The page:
Urban agriculture has become a well discussed topic. Competitions and student works are producing copious amounts of fascinating work and concepts: vegetated skyscrapers, deserted urban lots retrofitted to crop production and community gardens.
Unfortunately, much of it amounts to nothing but to what a friend likes to call "render porn." Without quantifiable closed looped solutions the urban ag movement will never gain critical mass.
Andrew Maynard Architects, a young Melbourne firm in their Urban Orchard 2 concept have veered away slightly from the purely conceptual and have proposed a more actionable concept inspired by the community markets of Cuba. Cuban Market Gardens first arose as a community response to a lack of food security after the collapse of the Soviet Union. Collectively they are able to produce 90% of its citizens fruits and vegetables without the use of transport, simultaneously creating urban green areas and neighborhood integration.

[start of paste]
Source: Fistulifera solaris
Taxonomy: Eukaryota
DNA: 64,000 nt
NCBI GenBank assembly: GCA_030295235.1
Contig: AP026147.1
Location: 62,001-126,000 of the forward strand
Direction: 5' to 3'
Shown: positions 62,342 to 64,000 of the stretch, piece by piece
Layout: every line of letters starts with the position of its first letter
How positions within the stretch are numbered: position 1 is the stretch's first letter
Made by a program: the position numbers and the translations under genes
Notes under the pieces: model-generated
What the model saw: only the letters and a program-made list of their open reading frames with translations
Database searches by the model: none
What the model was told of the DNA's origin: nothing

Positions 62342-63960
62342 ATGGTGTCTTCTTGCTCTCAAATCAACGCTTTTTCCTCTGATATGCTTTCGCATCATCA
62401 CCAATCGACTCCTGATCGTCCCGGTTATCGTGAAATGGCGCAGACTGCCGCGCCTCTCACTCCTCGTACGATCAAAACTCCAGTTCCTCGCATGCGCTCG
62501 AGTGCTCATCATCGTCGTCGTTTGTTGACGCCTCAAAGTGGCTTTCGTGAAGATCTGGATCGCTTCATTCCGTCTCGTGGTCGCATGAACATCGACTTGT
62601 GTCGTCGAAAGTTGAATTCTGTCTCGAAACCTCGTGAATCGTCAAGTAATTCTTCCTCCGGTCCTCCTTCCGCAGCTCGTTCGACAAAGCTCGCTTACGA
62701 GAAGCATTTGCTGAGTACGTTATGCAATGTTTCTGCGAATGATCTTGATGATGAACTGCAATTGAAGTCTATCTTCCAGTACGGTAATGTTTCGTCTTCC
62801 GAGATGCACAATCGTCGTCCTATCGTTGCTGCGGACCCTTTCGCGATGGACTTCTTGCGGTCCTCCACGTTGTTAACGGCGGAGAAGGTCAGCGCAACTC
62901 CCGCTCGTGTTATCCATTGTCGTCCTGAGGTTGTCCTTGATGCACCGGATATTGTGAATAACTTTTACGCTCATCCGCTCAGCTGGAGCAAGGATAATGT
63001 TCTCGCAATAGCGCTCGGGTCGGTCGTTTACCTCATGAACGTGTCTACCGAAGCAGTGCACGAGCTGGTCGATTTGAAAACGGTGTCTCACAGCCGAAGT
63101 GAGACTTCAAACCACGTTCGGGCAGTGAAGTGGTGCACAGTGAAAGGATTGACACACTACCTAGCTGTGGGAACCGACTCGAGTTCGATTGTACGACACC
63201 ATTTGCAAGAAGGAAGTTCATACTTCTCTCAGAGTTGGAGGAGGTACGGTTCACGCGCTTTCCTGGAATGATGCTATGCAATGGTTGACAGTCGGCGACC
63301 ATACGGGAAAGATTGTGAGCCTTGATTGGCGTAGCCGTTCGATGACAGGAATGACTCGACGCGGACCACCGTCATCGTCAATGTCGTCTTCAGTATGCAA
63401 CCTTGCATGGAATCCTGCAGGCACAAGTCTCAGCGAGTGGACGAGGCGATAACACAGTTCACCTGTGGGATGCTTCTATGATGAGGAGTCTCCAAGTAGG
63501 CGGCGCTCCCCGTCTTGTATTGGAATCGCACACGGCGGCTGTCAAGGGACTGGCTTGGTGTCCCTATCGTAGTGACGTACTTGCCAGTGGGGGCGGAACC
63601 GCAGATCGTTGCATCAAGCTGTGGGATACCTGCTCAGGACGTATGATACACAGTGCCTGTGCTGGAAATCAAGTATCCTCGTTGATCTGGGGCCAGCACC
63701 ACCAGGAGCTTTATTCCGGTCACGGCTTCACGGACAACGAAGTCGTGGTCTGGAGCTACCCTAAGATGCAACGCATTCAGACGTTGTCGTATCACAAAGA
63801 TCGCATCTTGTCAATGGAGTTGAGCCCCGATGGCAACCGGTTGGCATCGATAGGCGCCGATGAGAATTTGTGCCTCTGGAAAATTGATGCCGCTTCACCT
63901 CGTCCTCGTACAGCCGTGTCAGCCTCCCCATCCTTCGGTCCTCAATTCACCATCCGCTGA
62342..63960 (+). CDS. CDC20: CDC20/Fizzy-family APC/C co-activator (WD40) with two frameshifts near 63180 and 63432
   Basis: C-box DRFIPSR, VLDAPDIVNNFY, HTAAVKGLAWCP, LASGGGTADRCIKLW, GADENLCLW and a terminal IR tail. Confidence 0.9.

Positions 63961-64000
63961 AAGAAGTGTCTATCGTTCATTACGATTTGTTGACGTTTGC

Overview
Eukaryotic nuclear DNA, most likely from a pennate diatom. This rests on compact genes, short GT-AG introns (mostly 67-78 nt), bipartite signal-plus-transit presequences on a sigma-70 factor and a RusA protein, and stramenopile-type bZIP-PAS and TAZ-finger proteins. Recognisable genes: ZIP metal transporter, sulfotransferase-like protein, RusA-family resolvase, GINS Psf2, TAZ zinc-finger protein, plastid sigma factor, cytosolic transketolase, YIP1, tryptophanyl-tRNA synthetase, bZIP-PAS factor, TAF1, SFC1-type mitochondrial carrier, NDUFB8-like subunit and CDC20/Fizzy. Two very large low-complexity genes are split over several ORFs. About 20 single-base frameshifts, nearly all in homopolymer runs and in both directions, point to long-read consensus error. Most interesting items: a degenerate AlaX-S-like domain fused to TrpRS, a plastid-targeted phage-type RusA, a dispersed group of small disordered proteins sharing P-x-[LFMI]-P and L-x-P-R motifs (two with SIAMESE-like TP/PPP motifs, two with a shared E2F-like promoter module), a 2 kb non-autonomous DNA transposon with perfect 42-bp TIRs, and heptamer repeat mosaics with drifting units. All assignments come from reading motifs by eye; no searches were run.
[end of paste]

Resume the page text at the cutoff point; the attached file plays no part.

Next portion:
AMA's proposal calls for the removal of transport, using rooftop garden/orchard production, sold to ground level community markets, and its food waste reused for the production biofuel.
While on paper the idea seems like a novel idea, I still believe property owners, developers, and potential entrepreneurs will need to see actionable and profitable business plans for nobel urban ag projects to take hold, until then, enjoy the render porn.